In an effort to pressure President Joe Biden’s administration to enact stronger oil and gas regulations, national environmental advocacy groups have released a new map that shows where people’s health is threatened by extraction. Earthworks and FracTrack Alliance coordinated to create the map using publicly-available data and peer-reviewed science. The map is available online and people can type in their address to see how many production facilities are located within half a mile of their house. According to the map, more than 144,000 New Mexicans live within half a mile of an oil or gas production site. More than 28,000 students attend school or day care within half a mile of a site.
Kendra Pinto, a resident of Navajo Nation, was using an infrared camera to check for emissions earlier this year when she discovered methane leaking from under the ground due to a leak at a well site. Pinto said she reported the leak and, to her knowledge, the well site was shut in and excavated to inspect for the leak. She said such instances are not uncommon at oil and gas sites near her home in northwest New Mexico. Activists like Pinto, who works as a Four Corners Indigenous community field advocate for Earthworks, hope new federal methane regulations proposed by the U.S. Environmental Protection Agency will reduce emissions that contribute to climate change and will also cut down on the air pollution impacting nearby communities’ health. “Emissions happen on leased land, but the air does not conform to those square boxes,” she said during a press conference on Tuesday.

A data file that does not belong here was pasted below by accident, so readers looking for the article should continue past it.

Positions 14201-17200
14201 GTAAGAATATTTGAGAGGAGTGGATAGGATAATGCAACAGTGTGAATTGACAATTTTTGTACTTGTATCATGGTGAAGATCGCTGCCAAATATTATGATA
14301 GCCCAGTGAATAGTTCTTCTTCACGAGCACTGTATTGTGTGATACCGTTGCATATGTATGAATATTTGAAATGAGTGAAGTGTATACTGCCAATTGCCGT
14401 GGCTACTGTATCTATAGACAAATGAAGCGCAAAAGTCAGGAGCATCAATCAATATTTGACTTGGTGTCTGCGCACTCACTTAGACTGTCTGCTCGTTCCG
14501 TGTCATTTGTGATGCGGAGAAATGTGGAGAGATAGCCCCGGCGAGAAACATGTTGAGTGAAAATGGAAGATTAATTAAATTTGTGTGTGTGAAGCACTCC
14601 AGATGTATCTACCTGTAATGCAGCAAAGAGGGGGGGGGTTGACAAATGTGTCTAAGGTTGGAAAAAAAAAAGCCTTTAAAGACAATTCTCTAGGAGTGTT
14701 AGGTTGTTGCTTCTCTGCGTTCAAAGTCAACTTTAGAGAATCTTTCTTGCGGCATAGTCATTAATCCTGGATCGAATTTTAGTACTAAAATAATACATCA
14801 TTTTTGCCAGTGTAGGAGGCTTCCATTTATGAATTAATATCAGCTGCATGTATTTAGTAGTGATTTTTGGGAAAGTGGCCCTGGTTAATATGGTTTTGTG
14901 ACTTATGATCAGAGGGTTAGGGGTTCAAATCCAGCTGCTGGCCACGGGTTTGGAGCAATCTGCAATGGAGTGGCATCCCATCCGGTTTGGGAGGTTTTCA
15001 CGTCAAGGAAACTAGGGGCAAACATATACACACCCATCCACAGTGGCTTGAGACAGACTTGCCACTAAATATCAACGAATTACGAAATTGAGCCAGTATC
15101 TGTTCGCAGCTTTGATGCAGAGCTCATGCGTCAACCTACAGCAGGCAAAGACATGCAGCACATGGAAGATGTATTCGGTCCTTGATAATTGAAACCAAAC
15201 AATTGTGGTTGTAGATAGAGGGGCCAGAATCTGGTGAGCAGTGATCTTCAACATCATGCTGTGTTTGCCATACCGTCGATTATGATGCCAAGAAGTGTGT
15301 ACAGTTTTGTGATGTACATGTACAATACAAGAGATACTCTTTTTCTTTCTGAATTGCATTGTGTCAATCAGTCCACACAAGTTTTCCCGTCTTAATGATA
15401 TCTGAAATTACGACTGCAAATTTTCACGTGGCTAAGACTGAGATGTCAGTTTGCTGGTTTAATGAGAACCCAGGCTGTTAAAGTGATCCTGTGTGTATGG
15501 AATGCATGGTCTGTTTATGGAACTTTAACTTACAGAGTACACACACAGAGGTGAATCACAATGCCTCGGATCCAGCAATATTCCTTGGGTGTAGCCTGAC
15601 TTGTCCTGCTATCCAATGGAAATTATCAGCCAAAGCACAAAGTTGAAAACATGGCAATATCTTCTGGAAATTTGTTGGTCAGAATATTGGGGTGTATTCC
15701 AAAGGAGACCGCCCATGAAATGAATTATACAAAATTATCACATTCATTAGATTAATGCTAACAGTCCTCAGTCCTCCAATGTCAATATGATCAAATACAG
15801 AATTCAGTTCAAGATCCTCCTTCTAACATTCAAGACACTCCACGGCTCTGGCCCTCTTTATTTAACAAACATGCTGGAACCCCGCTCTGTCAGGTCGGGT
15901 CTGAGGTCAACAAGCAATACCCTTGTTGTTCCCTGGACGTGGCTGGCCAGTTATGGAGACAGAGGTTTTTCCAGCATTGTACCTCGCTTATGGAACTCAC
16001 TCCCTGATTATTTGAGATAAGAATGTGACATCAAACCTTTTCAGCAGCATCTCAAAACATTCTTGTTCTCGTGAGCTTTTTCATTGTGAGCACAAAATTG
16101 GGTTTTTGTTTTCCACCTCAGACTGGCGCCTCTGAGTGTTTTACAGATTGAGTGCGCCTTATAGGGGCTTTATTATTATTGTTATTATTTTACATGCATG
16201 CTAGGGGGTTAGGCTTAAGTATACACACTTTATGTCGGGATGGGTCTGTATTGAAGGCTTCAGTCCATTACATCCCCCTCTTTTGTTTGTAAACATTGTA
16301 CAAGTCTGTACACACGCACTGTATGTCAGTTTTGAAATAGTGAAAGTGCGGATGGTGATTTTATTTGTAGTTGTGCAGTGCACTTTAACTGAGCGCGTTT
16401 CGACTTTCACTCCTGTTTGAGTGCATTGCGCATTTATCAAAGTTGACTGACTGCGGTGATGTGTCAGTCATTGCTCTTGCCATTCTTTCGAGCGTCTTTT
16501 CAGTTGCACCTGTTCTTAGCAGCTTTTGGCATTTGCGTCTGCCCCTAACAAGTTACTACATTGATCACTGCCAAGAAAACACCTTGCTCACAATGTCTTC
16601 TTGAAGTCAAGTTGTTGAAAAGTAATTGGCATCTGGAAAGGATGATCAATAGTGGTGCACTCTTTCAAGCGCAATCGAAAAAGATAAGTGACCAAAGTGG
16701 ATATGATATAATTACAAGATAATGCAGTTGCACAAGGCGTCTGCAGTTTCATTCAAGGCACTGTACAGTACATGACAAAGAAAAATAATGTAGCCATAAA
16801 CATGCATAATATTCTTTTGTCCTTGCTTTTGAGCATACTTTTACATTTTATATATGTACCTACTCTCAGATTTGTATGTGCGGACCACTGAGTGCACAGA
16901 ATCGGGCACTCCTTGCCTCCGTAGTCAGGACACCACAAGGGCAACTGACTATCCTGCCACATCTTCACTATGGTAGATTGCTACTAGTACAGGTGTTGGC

The oil fields of the Permian Basin in southeast New Mexico are quieter since the COVID-19 pandemic hit. But that hasn’t made the job any easier for oil field inspectors. As a staff manager and inspector with the New Mexico Oil Conservation Division (OCD), Gilbert Cordero spends his days driving a truck around a region larger than Connecticut, checking for leaks in the tens of thousands of oil and gas wells, connecting pipes and storage tanks. This story originally appeared at Capital & Main and was co-published with the Santa Fe Reporter and is republished here with permission. Monica Kuehling, an OCD compliance officer in the opposite corner of the state, inspects wells in the San Juan Basin in northwestern New Mexico.
SANTA FE, N.M. – Oil and gas production may be New Mexico’s biggest economic driver, but supporters of legislation at the Roundhouse say the companies need to be held accountable when they create spills or discharge excessive methane. Fines for such violations have not been comprehensively enforced since the state Supreme Court ruled that the Oil Conservation Division doesn’t have the authority. Beyond the environmental impact, said Senate Bill 186 co-sponsor Rep. Matthew McQueen, D-Santa Fe, it’s an issue of fairness. “What this does is, it levels the playing field, because we probably have some operators who are good operators and are following the law, and maybe we have some who are cutting corners,” he said. “And if they’re getting a competitive advantage by cutting corners, that’s not really fair.